She tried her father's cell, then her mother's. Not even a dial tone. They both went straight to voice mail. Sierra's hair fell over her face, the curls dripping water down her cheeks, channeling tears onto her chest. The phone scraped against her ear as she listened to first her father, then her mother, tell her to leave a message.
As she ended the calls, she saw the red light blinking and the text box on the screen. "You have one new voice message." Her parents' phone number.
Fingers fumbling, she retrieved the voice mail.
"Hey, honey." Her mom's voice. Happy. Carefree. "Dad and I are off to Colorado for the weekend. Suzie lent us her condo in Aspen. I'll call you when we get home."
"No!" The scream disappeared into the wind and rain. Just like her parents.
The glass at her back was slippery as she sank to the cold concrete surface of the balcony. Water soaked her skirt, drenched her blouse, numbed her feet in their strappy heels. When the cheery voice asked if she wanted to save or delete this voice mail, she covered her head with her arms against the slicing rain.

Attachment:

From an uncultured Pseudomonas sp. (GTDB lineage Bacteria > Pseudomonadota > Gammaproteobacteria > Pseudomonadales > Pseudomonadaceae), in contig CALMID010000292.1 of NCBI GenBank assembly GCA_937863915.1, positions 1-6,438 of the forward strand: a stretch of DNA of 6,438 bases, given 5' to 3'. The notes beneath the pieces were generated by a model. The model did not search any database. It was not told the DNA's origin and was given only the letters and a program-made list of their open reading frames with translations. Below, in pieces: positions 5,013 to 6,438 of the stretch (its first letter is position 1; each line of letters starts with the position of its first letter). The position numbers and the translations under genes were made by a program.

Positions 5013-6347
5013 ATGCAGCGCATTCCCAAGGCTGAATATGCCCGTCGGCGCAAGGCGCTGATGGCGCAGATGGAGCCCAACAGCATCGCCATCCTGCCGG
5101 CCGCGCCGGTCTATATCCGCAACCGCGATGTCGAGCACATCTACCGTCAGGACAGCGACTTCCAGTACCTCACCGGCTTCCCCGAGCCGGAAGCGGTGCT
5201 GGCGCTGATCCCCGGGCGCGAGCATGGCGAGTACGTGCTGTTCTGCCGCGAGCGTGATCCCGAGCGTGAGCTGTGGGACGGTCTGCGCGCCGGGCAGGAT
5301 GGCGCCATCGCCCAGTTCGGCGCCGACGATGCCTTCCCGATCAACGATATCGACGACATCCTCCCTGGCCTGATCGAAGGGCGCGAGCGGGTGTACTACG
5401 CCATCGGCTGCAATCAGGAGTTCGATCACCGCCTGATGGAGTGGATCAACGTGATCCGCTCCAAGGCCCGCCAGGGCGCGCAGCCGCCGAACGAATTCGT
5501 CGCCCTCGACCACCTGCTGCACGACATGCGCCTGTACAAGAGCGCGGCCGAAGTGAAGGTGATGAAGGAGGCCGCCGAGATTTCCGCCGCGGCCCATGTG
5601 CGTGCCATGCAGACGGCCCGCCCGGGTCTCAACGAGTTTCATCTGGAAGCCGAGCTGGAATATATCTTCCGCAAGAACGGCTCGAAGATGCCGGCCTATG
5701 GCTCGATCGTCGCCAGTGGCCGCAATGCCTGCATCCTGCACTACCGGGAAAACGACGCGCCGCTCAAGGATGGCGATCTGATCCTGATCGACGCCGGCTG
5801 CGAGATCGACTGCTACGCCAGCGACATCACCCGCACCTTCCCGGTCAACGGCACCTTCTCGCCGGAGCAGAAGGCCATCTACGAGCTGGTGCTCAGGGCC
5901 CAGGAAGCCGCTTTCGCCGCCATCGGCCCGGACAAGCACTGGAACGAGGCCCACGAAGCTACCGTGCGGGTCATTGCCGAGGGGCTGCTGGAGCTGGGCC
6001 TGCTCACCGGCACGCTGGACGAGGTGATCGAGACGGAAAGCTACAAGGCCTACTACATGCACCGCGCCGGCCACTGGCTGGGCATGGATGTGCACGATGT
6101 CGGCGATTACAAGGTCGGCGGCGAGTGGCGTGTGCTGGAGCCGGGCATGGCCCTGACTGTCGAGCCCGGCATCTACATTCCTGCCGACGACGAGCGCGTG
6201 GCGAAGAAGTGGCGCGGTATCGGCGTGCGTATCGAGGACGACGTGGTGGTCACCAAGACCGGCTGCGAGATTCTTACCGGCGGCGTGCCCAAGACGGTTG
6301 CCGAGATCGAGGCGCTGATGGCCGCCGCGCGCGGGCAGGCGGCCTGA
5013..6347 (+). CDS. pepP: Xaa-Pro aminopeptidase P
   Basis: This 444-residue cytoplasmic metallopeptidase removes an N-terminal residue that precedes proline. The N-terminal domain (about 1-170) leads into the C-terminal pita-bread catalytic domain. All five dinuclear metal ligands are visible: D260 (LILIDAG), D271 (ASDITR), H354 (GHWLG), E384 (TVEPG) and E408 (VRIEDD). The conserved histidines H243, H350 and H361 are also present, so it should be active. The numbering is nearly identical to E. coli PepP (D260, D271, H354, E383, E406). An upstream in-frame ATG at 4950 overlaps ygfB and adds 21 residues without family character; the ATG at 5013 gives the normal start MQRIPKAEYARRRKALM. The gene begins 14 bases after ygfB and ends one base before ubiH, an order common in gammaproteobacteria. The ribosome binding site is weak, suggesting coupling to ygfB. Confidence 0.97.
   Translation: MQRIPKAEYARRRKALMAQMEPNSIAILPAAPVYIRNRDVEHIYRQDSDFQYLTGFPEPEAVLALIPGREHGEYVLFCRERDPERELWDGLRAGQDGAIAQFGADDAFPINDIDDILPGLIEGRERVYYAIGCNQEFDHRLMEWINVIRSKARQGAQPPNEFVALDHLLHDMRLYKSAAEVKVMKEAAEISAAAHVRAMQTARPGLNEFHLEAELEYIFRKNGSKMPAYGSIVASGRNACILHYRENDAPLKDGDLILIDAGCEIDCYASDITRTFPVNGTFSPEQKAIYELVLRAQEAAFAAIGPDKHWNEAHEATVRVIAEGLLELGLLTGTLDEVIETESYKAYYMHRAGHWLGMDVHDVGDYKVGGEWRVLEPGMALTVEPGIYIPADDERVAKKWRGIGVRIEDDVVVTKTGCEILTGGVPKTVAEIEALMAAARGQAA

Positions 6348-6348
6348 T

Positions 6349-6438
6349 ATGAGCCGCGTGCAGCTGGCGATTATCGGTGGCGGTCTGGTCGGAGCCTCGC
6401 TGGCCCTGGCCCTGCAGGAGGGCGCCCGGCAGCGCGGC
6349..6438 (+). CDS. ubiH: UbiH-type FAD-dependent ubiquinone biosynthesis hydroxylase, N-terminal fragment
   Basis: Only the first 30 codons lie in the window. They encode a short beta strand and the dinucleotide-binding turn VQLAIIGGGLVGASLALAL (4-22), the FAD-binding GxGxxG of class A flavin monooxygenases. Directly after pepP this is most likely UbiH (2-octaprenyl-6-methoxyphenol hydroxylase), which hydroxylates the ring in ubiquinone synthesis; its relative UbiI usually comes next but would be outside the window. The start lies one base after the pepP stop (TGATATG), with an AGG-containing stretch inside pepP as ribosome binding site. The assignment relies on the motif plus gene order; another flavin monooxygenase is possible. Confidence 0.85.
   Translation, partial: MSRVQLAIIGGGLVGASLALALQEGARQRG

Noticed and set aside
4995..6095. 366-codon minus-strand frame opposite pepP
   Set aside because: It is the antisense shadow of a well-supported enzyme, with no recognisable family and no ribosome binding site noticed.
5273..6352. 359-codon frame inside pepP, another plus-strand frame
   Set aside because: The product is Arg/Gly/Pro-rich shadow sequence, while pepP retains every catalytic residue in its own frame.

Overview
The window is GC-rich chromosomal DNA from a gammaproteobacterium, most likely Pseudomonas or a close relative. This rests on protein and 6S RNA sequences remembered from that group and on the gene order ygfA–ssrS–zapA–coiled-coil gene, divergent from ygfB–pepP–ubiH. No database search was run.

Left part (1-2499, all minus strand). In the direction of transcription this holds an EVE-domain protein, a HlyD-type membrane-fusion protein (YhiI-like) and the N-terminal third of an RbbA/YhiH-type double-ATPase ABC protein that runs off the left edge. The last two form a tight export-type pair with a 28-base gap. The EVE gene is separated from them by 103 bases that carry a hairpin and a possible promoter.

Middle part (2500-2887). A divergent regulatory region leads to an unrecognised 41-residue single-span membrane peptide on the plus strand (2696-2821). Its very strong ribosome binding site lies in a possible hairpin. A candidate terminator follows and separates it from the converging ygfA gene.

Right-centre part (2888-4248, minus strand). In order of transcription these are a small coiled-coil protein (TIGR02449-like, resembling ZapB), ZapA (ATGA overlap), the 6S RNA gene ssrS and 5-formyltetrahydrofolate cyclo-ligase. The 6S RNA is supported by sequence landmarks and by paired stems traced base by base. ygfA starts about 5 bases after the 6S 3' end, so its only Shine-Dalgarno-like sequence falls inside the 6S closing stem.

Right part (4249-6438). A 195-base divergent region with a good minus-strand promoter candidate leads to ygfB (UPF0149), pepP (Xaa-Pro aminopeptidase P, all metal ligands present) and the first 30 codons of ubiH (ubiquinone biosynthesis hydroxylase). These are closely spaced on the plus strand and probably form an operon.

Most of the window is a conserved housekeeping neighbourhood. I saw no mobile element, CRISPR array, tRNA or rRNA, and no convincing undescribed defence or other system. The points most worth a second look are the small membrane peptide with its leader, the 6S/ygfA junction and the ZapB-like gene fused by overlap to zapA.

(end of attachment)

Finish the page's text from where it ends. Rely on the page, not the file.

Hey, honey. Dad and I are off to Colorado. Off to Colorado. Off to Colorado.
The voice came from far away. She barely heard it, didn't bother to look up. Nothing anyone could say was important.
"Sierra?" A hand brushed her shoulder. "What's wrong?"
She turned her head slowly. Nick Boone, her boss, was crouched next to her, rain splattering his dark suit jacket.
"You're soaking wet." He tugged at her arm. "You should come inside where it's warm."
"Doesn't matter." She closed her eyes as the rain soaked her hair, ran in rivulets down the back of her neck. She would never be warm again.
"Sierra!" He put his arm around her waist and lifted her. "What's wrong? Did you have too much to drink?"
He had her on her feet, but she was swaying. Her teeth chattered and her body shook. The blouse dripped water down her arms, onto her fingers, onto the concrete. Onto Nick's shoes. The light from the balcony reflected off them.
He shrugged off his suit jacket and slung it around her shoulders, then opened the door, releasing a blast of warm air. She tried to walk, but her feet wouldn't work.